On Earth, all life is dependent upon the nucleic acids, DNA and RNA. But researchers Including those who are wondering how to detect life somewhere other than Earth, have wondered whether other information-bearing polymers might also serve this purpose. Is there something special about DNA and RNA, or did they just happen to be the first things that work? The answer to that question would not only have implications for the origin of life on Earth and elsewhere, but it might have practical uses.
Researchers have now taken a major step towards showing that alternatives can actually work as genetic material. They replaced a standard part of nucleic acids with a number of chemical relatives, and found out that they all could work. Sequence information could be shuttled back and forth between these artificial molecules and DNA, and the synthetic materials could even undergo the sort of molecular evolution that has been demonstrated using DNA and RNA.
The chemical structure of nucleic acids isn't all that complex. They consist of a long polymer of sugars, linked together by a phosphate. Hanging off each sugar is a base (A, T, C, or G). It's the order of these bases that conveys genetic information or, in the case of RNAs that can catalyze chemical reactions, form the structure needed to create a catalytically active site.
Chemically, however, just about all of these can be swapped out. The phosphate can be replaced by a sulfate and the resulting molecule can still undergo base pairing with normal nucleic acids. Other researchers have traded the sugar for related, ring-like structures. Some geneticists have even used relatives of the four standard bases that undergo base pairing that's structurally distinct. These synthetic molecules can actually be used by the normal cellular machinery if they're supplied to bacteria, creating an expanded genetic code.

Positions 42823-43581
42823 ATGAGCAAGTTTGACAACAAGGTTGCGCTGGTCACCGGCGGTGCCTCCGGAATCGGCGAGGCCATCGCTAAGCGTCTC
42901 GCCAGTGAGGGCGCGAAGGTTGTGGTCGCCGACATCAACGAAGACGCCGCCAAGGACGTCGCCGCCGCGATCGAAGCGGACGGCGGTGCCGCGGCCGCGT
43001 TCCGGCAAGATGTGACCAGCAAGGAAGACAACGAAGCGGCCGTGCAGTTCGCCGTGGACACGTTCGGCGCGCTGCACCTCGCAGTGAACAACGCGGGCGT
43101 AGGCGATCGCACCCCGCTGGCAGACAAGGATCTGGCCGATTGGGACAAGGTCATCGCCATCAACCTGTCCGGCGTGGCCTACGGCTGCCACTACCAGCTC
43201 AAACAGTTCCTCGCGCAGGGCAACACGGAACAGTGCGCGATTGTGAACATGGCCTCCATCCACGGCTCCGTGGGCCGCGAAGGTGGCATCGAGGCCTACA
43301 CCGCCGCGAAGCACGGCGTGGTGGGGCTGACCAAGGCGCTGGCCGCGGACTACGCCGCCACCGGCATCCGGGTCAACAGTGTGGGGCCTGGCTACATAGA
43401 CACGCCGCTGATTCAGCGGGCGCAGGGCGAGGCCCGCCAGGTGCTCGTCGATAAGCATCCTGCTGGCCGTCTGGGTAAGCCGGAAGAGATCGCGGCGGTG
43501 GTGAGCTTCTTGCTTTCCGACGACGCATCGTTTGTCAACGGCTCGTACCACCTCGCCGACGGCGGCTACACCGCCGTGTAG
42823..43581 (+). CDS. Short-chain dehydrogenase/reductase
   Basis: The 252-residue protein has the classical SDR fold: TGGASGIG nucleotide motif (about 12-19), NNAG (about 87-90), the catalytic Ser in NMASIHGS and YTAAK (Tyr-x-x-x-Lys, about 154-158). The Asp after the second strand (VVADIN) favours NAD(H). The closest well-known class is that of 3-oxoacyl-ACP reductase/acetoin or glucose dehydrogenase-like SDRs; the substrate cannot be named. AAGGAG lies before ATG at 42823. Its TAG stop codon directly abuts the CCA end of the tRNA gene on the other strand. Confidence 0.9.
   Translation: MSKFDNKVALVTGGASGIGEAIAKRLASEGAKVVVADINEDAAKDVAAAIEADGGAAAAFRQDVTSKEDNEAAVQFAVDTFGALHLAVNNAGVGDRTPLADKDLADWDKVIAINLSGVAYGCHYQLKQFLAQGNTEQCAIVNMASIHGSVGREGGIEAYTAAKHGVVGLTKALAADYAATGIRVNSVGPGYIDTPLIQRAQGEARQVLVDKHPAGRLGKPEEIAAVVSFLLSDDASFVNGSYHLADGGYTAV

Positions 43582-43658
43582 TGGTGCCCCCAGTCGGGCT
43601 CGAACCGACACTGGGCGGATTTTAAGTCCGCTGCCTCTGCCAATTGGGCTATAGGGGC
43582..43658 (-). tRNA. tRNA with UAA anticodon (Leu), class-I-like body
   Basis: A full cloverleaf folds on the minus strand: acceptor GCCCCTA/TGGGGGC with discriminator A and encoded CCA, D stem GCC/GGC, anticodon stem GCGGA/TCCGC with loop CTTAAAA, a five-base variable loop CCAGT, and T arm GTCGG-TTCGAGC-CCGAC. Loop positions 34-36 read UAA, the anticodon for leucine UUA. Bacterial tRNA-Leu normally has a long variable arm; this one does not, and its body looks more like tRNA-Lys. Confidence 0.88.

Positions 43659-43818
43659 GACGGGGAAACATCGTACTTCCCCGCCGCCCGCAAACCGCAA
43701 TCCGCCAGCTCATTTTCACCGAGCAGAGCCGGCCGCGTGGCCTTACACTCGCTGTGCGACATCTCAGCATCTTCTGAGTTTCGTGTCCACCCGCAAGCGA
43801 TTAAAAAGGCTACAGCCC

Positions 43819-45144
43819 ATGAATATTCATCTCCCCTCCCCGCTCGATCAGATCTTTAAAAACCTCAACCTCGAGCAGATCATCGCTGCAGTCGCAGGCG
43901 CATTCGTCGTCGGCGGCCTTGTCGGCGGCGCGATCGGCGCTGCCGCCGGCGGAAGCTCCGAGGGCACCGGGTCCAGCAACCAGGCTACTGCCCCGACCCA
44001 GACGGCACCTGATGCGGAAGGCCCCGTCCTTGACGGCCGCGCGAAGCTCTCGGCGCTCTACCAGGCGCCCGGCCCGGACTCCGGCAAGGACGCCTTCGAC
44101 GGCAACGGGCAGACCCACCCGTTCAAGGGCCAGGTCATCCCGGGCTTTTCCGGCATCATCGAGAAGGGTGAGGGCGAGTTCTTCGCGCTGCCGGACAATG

Replacing the pieces of DNA
When it comes to messing with the backbone—the sugars and phosphates—it gets quite a bit harder to integrate things with actual biological systems. The enzymes that prepare and copy DNA, for example, are structured to work with sugars and phosphates. Having something that's both chemically and structurally distinct doesn't always work that well.
Rather than messing with the chemistry, the team behind the new paper decided to fix the enzymes. They started with a DNA copying enzyme, and introduced lots of random mutations, then checked for versions that would latch on to a chemical that was somewhat structurally related to the normal sugar used in DNA. After a couple rounds of this, they had an enzyme that could copy stretches of DNA into pieces of a nucleic acid that contained nothing but this sugar substitute, converting the DNA into an artificial chemical relative.
Using similar procedures, the same enzyme could be adapted to a wide variety of chemicals related to sugars. The authors picked five in total, all with features that were distinct from the normal sugars, like a double bond between carbon atoms, a fluorine replacing an oxygen, and a double-ring structure. Collectively, they termed these DNA/RNA substitutes XNAs.